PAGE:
Like a puppy dog that's ready to sit on your lap and lick your face clean, "Slumdog Millionaire" is a movie that's come prepared to win you over. And, from what I've gathered, people are ready and willing to let it do just that. Not too long ago, I showed up at work one day to find a group of people standing outside the office (in 40-degree weather!) to get free passes for a recent preview screening of the movie. In all likelihood, this movie will be the sleeper hit of the holiday season.
But, to be quite honest, it's not all that.
I saw the movie several weeks ago, and I'm hard-pressed to remember anything substantial about it. I do remember finding myself kind of underwhelmed (annoyed even) by this inspiring yet unbelievable tale of an under(slum)dog proving nearly an entire culture wrong as he attempts to win the heart of a childhood love -- while incidentally becoming a game-show champion.
Based on Vikas Swarup's novel "Q and A," the "Slumdog" of this movie is Jamal (Dev Patel), a former Mumbai street child who keeps winning money on "Kaun Banega Crorepati," the Indian version of "Who Wants to Be A Millionaire?" Unfortunately, before he gets to answer the million-dollar question, he gets tortured and interrogated by police, who suspect he's been cheating.
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So, how does a lowly, scum-of-the-earth punk knows the answers to all these questions? As he explains to the inspector (Irrfan Khan), he's been living a life filled with the answers. (Cinematographer Anthony Dod Mantle gives the dusty life a tinted sheen; often, it feels like you're watching the movie through a pickle jar full of sun tea.)
Believe it or not, winning a million dollars is the last thing on his mind. He's on the show in the hopes that his soulmate (Freida Pinto), who is now property of a crime lord, is watching and knowing that he's winning the money for her.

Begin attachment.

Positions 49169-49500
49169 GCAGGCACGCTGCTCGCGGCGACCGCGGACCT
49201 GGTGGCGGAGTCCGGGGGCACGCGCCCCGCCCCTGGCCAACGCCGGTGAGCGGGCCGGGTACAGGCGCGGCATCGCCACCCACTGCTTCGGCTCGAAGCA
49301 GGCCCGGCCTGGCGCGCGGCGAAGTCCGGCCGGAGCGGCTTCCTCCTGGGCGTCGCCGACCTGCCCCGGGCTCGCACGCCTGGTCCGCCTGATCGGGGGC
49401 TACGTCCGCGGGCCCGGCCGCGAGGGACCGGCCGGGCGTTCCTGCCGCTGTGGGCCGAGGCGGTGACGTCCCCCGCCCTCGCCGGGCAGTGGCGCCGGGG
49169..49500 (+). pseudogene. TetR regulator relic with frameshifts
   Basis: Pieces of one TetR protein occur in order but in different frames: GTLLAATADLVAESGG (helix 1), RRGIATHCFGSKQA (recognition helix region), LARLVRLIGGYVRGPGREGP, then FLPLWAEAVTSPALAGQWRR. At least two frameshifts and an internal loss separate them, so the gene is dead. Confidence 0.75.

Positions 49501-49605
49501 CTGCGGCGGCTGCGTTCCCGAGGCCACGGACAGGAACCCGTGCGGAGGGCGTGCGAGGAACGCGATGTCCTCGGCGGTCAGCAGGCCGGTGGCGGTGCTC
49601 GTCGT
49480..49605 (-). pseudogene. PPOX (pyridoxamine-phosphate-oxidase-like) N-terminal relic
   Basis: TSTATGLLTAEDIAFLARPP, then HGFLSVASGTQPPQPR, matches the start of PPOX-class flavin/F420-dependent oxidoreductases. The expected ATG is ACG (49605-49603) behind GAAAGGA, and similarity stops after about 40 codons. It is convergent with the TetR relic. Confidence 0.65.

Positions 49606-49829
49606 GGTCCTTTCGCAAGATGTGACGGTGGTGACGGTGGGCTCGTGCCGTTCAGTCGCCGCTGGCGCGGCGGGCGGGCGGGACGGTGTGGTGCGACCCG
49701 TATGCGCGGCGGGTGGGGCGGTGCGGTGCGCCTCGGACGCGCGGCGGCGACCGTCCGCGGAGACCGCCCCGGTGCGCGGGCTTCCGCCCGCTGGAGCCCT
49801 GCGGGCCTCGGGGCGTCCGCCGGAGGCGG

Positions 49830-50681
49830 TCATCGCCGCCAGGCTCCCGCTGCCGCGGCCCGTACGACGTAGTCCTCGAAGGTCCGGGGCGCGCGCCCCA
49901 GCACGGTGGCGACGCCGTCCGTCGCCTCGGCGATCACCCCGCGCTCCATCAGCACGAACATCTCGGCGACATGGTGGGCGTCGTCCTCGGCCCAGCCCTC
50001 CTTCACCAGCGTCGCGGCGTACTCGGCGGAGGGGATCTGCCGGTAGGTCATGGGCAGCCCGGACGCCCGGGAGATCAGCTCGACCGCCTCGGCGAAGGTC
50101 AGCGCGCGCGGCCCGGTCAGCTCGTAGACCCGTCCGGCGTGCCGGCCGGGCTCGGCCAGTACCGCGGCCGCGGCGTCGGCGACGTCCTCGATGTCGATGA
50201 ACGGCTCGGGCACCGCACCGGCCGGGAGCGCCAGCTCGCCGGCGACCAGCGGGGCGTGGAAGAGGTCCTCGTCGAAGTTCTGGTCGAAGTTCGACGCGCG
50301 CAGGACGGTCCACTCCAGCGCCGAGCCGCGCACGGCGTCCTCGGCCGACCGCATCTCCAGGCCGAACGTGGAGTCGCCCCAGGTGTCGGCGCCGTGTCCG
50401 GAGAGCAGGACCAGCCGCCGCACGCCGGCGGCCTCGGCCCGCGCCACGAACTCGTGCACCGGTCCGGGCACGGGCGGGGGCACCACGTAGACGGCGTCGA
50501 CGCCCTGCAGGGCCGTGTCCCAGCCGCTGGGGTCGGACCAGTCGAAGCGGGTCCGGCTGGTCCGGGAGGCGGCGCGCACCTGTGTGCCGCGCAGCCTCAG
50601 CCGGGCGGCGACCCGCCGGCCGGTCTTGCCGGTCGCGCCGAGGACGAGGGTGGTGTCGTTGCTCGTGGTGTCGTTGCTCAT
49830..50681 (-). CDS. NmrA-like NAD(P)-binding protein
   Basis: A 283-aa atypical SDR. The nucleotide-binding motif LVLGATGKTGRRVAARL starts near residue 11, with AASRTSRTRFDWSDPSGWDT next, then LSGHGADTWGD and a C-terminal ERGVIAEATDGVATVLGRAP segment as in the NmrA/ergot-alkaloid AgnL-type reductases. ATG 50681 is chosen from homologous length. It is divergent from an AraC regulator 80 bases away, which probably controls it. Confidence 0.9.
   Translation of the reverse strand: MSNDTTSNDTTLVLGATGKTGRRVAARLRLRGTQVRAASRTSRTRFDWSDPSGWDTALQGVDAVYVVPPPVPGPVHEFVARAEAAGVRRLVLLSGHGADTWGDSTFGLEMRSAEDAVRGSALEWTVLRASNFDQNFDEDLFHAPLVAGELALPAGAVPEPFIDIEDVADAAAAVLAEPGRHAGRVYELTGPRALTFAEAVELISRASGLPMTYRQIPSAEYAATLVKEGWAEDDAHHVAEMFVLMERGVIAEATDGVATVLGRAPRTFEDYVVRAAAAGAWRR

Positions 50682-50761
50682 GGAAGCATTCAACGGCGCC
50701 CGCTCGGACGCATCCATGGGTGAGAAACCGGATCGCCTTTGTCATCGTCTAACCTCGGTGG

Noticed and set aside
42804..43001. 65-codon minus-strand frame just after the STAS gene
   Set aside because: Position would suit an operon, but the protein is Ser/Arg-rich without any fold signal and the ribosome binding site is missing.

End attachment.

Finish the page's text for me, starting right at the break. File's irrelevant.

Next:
"Slumdog" is a fairytale of the highest order -- something "Trainspotting" director Danny Boyle is beginning to traffic in these days -- which explains why other critics flat-out loathe the hype and adoration "Slumdog" has been getting lately. Boyle and screenwriter Simon Beaufoy ("The Full Monty") relentlessly give us a view of India where positivity and perseverance are considered unattainable constructs, something the hopelessly optimistic Jamal is too, well, optimistic to fall for. Even when our hero is given a revolving door of tritely characterized antagonists who keep him down and want nothing but to see him fail (even the host of the game show is an egotistical boor who hates that Jamal is taking the spotlight away from him), Jamal is steadfast in his mission of acquiring the love of his life. And if he wins a million dollars in the process, that's swell, too!
Cutesy and romantic as it is, (it even has a Bollywood-style dance-number finale!), "Slumdog" is a movie whose triumph-of-the-will infectiousness may uplift some and irk others. Nonetheless, it's the kind of accessible charmer that usually, inexplicably finds its way in the Oscar best-picture race.